It is a truth universally acknowledged that choosing who to invite to your wedding is about as pleasant as having your teeth drilled into dust by a sadistic dentist with a dull and rusty bit. But while deciding whether the cousins you haven’t seen for 15 years should get a save-the-date is difficult, it’s even more painful when you have to choose whether your toxic parents get to show up on your special day, especially if there’s a chance that they’ll ruin the event by being exactly who they are every other day of the year.
For some people, like this bride who gave her mom and dad a generous fuck you for their toxicity, the decision can be easy (and cathartic) to make, but one woman recently wrote to Carolyn Hax at The Washington Post because, for her, not inviting her toxic mom didn’t seem like an option, even though their relationship came at the expense of the letter writer’s mental health.
From the letter:
Hi, Carolyn: My mother and I have a very toxic relationship and have fought on and off over the years. When she gets angry, she spreads half-truths that make me look bad, says hurtful things and tries to sabotage my plans. She’s very narcissistic, manipulative and controlling.
I’m getting married next year, and she’s telling me nobody is excited about my wedding and that I shouldn’t invite my extended family. At this point, I’ve distanced myself from her, which ultimately means I cannot have much contact with parts of my extended family.
Not knowing anything else about this bride, just these two paragraphs make it clear that the mother shouldn’t be invited. Who wants someone who says “no one wants to show up to your dumb wedding, anyway” eating beef Wellington at their reception? And yet, the letter writer makes it clear that her mother is getting an invite even though it seems fairly likely that her mom will ruin at least part of the wedding, if not the entire day. In fact, the question isn’t “should I invite my awful mom” but “should I reach out to other people who might be affected by this and ask whether they have any concerns about coming?” which sounds kind of ridiculous but is not uncommon when one has narcissistic parents who can make anything—including things that happened when you weren’t even there—all about how awful you are.
So, what to do?
Hax, who must be commended on her ability to look at the bigger picture, asks the bride an more important question in her response: “Why are you inviting your mother?” And she’s not just saying that to be flip, she really wants the bride to consider and put herself first, something that’s already often difficult for children of narcissistic parents. And something that becomes even harder when you have to decide whether you can deal with the overwhelming shame of not inviting your mom while other members of the family get to show up. But a wedding, Hax points out, is a good time to take stock and decide who has helped you get to the point where you are in your life, and who will be there to help you be the person you’d like to continue becoming.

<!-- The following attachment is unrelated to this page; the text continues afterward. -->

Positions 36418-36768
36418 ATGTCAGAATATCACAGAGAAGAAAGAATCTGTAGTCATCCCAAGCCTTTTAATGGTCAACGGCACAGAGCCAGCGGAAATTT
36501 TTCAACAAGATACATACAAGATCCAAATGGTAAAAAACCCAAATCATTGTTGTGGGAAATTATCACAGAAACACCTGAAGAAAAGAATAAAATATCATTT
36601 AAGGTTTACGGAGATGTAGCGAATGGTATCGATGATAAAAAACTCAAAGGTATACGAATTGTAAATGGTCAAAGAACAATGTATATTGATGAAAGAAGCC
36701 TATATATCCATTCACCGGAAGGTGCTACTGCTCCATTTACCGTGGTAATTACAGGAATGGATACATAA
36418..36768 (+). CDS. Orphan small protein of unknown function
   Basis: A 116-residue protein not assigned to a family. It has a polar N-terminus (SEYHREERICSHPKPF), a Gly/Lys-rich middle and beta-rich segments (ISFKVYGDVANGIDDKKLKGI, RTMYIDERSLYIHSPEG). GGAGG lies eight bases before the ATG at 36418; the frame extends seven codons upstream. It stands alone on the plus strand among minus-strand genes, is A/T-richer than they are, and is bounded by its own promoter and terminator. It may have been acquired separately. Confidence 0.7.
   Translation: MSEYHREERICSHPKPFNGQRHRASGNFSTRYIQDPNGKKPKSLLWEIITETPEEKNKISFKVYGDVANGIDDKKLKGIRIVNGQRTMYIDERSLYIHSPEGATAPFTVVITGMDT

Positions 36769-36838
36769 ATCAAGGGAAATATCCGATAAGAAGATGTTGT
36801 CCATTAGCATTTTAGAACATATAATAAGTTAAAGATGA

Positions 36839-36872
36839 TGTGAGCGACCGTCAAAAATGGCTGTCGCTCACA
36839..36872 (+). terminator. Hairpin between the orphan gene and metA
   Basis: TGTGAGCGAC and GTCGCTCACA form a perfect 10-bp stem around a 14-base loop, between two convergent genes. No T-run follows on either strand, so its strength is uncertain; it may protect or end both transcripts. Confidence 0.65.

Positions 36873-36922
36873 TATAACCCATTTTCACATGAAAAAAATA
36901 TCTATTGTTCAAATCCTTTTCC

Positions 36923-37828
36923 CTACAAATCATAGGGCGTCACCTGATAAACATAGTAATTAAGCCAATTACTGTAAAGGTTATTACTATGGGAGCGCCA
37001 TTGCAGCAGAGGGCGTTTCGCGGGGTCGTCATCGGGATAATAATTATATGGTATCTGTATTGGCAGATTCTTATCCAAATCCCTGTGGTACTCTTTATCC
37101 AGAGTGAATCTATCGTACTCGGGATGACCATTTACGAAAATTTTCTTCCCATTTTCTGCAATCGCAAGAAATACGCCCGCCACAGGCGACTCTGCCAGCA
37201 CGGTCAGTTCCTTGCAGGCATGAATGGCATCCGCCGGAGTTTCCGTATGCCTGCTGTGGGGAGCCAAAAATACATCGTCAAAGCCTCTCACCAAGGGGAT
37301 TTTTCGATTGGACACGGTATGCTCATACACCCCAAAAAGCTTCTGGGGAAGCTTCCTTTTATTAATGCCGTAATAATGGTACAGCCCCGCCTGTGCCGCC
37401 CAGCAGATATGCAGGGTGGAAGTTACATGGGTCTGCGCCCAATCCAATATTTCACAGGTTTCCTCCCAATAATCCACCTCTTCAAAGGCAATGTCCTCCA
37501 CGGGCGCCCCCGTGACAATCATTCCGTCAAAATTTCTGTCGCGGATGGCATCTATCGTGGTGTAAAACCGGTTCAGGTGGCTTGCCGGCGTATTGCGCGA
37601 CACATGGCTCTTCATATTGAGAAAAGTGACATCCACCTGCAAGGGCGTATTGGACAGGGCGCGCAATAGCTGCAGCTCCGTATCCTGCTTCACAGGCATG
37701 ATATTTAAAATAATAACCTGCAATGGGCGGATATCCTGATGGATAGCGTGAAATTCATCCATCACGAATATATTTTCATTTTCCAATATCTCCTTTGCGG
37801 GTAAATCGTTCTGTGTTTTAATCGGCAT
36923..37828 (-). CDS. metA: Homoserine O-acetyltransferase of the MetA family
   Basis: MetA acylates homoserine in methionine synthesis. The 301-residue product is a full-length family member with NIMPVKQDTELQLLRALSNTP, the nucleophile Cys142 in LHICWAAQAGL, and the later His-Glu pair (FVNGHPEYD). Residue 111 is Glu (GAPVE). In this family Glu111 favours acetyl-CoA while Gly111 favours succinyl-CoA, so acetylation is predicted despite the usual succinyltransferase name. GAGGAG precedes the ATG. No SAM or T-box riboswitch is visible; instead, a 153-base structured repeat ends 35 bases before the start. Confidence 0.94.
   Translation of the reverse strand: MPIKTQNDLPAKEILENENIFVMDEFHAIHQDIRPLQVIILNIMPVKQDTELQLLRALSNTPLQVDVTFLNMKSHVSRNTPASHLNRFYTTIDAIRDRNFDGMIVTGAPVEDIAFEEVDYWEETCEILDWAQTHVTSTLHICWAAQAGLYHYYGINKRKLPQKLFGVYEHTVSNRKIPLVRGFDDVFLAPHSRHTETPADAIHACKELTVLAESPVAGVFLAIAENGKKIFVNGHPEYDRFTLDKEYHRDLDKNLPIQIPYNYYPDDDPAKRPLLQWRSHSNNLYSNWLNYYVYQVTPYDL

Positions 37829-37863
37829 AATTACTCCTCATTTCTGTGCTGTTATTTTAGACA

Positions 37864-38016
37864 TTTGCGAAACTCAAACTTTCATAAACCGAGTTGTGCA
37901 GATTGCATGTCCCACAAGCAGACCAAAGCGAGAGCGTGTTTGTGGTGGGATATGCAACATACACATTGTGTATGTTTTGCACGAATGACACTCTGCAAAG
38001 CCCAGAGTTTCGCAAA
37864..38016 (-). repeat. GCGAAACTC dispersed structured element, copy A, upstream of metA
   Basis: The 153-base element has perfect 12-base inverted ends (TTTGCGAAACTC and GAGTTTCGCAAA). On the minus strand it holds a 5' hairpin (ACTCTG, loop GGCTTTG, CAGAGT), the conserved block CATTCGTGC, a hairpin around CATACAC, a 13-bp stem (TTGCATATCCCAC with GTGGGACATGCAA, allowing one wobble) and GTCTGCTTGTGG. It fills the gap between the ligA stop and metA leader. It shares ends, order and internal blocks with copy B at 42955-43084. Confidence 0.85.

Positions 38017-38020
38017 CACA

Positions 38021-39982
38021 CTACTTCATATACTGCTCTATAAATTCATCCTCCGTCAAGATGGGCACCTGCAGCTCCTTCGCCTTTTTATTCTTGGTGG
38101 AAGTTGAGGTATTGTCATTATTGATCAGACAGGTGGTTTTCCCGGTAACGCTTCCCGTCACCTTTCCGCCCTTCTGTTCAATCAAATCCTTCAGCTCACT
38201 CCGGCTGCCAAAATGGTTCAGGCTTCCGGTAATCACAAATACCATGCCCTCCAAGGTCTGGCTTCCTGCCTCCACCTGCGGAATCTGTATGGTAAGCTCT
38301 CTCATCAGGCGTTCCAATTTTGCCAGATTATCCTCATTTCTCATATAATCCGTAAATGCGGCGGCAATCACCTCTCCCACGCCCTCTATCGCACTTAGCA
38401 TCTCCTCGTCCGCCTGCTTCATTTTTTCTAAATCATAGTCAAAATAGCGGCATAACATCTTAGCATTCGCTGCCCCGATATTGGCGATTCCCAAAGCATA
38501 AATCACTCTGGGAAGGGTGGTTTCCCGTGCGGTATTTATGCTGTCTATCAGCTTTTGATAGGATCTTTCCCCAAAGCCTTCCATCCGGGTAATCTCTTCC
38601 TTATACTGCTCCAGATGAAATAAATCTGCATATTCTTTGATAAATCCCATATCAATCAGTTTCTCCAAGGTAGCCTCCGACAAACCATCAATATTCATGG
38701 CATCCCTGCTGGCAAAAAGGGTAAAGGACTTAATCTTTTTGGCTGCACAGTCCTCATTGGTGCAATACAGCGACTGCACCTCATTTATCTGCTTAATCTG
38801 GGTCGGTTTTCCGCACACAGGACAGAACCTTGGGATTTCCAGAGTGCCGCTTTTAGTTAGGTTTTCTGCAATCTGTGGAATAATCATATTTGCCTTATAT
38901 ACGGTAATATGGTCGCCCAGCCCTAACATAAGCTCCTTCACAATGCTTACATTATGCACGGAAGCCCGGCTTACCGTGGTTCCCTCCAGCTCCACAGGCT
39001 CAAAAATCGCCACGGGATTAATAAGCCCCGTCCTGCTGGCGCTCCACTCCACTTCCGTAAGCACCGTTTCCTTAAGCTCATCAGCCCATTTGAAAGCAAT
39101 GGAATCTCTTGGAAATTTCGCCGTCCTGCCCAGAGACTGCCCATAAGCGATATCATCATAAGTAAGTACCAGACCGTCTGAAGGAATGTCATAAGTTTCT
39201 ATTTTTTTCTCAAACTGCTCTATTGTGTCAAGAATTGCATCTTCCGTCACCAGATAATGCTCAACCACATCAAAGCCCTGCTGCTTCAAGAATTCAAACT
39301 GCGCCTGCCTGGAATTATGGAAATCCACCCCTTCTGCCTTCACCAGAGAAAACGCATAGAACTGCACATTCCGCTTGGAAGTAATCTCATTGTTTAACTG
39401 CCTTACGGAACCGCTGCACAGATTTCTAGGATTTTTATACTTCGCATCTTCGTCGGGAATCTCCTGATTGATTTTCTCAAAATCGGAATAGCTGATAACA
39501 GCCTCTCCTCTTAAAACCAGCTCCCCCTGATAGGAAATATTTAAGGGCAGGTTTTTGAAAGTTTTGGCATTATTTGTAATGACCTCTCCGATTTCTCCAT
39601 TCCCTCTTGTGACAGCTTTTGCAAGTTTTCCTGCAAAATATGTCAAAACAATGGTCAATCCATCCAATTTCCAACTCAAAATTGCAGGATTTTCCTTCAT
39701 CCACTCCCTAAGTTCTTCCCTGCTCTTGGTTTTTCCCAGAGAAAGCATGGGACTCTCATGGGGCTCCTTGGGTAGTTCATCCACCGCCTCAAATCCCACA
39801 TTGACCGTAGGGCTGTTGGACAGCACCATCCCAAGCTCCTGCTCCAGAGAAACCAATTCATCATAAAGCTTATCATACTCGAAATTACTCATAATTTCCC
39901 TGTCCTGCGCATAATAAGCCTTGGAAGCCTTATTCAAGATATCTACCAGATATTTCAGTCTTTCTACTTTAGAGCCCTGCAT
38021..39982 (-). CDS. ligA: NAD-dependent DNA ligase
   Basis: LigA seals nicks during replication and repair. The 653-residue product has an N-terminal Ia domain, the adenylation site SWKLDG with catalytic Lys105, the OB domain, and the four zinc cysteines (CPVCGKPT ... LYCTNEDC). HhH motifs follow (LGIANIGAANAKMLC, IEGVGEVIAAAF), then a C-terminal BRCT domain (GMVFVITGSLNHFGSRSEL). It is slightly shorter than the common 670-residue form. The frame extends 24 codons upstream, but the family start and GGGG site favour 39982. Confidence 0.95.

You want to start a marriage healthy, not torn and “depressed” about hosting a party for people you assume don’t support you and you possibly don’t even like.
In fact, now actually seems optimal for dealing with the bigger emotional picture because you’ve reached a milestone — specifically, the milestone of creating a family of choice as opposed to a family of birth. You’re creating the former by marriage, but that’s not the only route there.
You can decide who you want to be, then decide who actually helps you get there as opposed to undermining you at every opportunity. Weigh everyone carefully, including family, friends, colleagues, neighbors, mentors, everyone, for their ability to lift you up, and then decide those people are the ones you’ll ask to save the date. Then see how well you sleep on the idea of making your whole family one of thoughtful choice. Ongoing choice, too, since you and others may change.
Of course, Hax points out, it’s unlikely that the mother in this situation will take this lying down—despite the fact that she’s “not that excited” about coming anyway—and a “momstorm of epic proportions” may be on the horizon. But with counseling, that’s a storm that the bride can hopefully weather. And while not inviting someone to a wedding (especially a family member) can feel like you’re hurting the person much more than they could have hurt you, Hax is absolutely right when she points out that the presence of people who tear you down on a day that’s supposed to be joyful might makes the beginning of your marriage somewhat rough. You’re going to be emotionally exhausted anyway—and that’s even if you invite only people you like—imagine how much worse that exhaustion could be if you’ve spent the day being ripped down by your family.
Contact the author at firstname.lastname@example.org.
Image via Disney.